• U.S.


7 minute read
Kevin Fedarko

AS THE BALKAN PEACE TALKS BEGAN last Wednesday near Dayton, Ohio, the mood in the Hope Hotel at Wright-Patterson Air Force Base was downright frosty. When U.S. Secretary of State Warren Christopher stood and urged the Balkan leaders to shake hands, they did so in the most perfunctory manner imaginable: Croatia’s Franjo Tudjman would not look Serbia’s Slobodan Milosevic in the eye; Bosnia’s Alija Izetbegovic refused to smile at Tudjman; Milosevic and Izetbegovic stared past each other. Even worse, after the press was dismissed, each man delivered a blunt statement accusing the others of human-rights abuses. But when the chilled greetings and heated rhetoric finally concluded, something surprising happened. Unprompted by anyone, Milosevic and Izetbegovic shook hands and exchanged a few words.

O.K., that hardly amounts to a declaration that peace is about to break out in Bosnia. Indeed, far from it. But if nothing else, the modest gesture attested to a spirit of grudging but determined compromise that seemed to pervade the first week of talks at Wright-Patterson. Perhaps that spirit stemmed from the Balkan leaders’ recognition that this was probably their best and last foreseeable chance to craft peace. Or maybe it was owing to the tremendous diplomatic and military prestige America has staked on the conference’s outcome. Whatever the reason, despite efforts to ratchet down expectations, a case can be made that an agreement is getting tantalizingly closer. There are many caveats. Signing abortive peace deals that are not worth even the paper on which they are printed is, of course, a time-honored Balkan tradition. Success may still elude the negotiators. And it will probably be weeks before anyone knows what they have wrought. But the beginning, at least, looked encouraging.

The U.S. has gone to elaborate lengths to apply political and psychological pressure to the participants, pushing them to cut a deal. The plain fluorescent lights and the faint stains in the rug at the conference center made it clear that the Hope Hotel was no Versailles or Vienna but a place to do business, pure and simple. The leaders were given identical accommodations– identical suites furnished with identical desks, identical lampshades and identically colored towels. This arrangement carried the message that the three men enjoyed equal status and that they bore equal responsibility to resolve their differences.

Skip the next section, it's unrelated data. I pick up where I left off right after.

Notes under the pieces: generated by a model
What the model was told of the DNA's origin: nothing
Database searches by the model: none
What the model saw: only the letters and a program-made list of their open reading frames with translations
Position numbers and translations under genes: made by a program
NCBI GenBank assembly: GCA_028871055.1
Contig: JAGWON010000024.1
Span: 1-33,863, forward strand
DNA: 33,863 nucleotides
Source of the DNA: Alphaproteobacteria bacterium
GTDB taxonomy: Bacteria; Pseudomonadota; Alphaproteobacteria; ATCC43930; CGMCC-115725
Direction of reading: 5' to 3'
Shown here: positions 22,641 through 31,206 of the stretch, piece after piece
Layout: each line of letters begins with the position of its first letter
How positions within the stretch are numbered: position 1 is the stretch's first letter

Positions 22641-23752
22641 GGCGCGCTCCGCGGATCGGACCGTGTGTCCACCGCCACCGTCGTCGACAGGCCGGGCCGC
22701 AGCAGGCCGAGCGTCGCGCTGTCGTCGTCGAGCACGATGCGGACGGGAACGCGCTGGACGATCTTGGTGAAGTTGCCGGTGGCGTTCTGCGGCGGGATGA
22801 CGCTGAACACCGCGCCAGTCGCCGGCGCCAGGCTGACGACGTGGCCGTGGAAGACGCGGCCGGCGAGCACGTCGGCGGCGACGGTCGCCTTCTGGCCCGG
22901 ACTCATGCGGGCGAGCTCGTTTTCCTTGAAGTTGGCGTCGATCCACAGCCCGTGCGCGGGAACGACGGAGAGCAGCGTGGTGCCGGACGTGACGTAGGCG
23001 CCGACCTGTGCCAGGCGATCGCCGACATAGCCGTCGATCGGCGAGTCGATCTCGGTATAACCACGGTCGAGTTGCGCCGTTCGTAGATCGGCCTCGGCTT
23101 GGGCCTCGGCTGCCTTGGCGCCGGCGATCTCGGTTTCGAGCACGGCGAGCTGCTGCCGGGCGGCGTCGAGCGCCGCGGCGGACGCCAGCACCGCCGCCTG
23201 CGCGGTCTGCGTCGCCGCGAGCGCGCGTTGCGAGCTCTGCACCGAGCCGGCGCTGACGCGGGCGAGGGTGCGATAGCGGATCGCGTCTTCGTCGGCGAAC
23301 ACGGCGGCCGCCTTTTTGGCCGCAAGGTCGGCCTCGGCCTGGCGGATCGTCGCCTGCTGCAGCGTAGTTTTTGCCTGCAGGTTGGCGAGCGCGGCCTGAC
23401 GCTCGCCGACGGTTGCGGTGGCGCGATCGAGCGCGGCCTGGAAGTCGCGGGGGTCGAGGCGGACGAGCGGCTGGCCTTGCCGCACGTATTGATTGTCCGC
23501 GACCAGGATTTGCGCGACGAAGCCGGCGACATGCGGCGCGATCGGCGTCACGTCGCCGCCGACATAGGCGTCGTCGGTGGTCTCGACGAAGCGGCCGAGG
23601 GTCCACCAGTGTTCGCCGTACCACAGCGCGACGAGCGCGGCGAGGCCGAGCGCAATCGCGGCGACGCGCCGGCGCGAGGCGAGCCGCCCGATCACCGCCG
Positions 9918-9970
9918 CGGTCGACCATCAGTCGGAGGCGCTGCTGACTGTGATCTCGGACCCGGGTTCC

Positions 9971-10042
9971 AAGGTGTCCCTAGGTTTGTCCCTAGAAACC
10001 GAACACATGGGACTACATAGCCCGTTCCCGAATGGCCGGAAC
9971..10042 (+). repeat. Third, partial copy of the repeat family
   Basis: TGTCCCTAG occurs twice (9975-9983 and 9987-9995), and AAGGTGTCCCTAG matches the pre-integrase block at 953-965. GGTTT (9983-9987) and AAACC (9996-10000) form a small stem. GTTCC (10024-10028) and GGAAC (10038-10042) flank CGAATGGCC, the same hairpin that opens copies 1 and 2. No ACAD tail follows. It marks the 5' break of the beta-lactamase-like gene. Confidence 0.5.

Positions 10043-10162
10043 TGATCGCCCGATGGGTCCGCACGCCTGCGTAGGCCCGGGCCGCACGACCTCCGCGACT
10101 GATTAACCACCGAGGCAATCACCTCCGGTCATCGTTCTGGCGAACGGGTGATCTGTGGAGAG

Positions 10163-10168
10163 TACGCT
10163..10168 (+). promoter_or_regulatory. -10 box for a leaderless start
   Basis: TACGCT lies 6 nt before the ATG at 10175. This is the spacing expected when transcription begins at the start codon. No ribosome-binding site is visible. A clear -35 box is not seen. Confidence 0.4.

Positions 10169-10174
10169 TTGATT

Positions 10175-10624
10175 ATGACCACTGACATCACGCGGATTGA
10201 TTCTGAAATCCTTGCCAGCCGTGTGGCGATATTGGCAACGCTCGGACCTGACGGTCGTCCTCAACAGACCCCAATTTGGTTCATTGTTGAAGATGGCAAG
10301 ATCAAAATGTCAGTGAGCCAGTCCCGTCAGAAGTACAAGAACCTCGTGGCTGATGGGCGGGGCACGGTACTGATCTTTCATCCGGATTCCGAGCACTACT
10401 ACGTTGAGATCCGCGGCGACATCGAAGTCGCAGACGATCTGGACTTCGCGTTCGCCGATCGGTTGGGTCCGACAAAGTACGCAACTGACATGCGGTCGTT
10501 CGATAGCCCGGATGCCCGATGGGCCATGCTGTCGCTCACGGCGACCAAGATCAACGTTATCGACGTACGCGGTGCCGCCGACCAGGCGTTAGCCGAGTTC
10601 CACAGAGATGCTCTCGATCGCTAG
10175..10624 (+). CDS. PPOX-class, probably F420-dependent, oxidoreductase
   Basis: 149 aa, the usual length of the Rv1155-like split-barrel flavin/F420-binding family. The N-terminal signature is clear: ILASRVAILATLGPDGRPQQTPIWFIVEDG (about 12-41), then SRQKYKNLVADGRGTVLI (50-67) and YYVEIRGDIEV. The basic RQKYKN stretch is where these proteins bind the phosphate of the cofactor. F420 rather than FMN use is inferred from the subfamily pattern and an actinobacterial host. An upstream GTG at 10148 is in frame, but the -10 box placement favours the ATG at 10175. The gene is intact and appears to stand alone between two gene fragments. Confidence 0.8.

Perhaps the most powerful aspect of the production was its sense of secrecy and isolation. To keep the principals talking to one another instead of playing out their differences in the press, as they are wont to do, the base was sealed from the media. The three Presidents were not invited to speak publicly at the opening ceremony. They were kept away from television cameras and reporters. So tight was security that some were soon calling the conference “a boot camp run by Americans” and complaining that “life is really, really boring.” But if the restrictions were deemed onerous, at least not everyone found the shag- rug-and-Formica decor so bad. “It’s a bit like Motel 6,” said Mohammed Sacirbey, Bosnia’s Foreign Minister. “But I like Motel 6. ‘Leave the light on.'” There were complaints about not being able to leave the base–although Milosevic was spotted Friday afternoon buying shoes in suburban Dayton, surrounded by a cocoon of Secret Service agents. “I’ve never seen so many trench coats in my life,” said Dawn Warren, manager of Regis Hairstylists. “We were thinking it must be Reba McIntyre.” The country singer performed Saturday night at Wright State University.

U.S. officials hoped the seclusion would force the antagonists to talk to one another. It seemed to work. Milosevic was spotted one evening chatting up a senior Bosnian official at Packe’s, a sports bar on the base. Such informal contacts were greatly aided by dozens of U.S. mapmakers, constitutional lawyers and military strategists. Those advisers held so many impromptu meetings that the living quarters swiftly began to resemble a college dorm during finals week, with diplomats gathering on the fly to thrash out issues big and small. At the center of it all was Clinton’s special envoy to the Balkans, Richard Holbrooke, who acted as a sort of diplomatic cruise director, dispatching experts to float proposals, stamp out disagreements and buttonhole delegates. “It’s like a living, breathing, international diplomatic biosphere,” gushed State Department spokesman Nicholas Burns.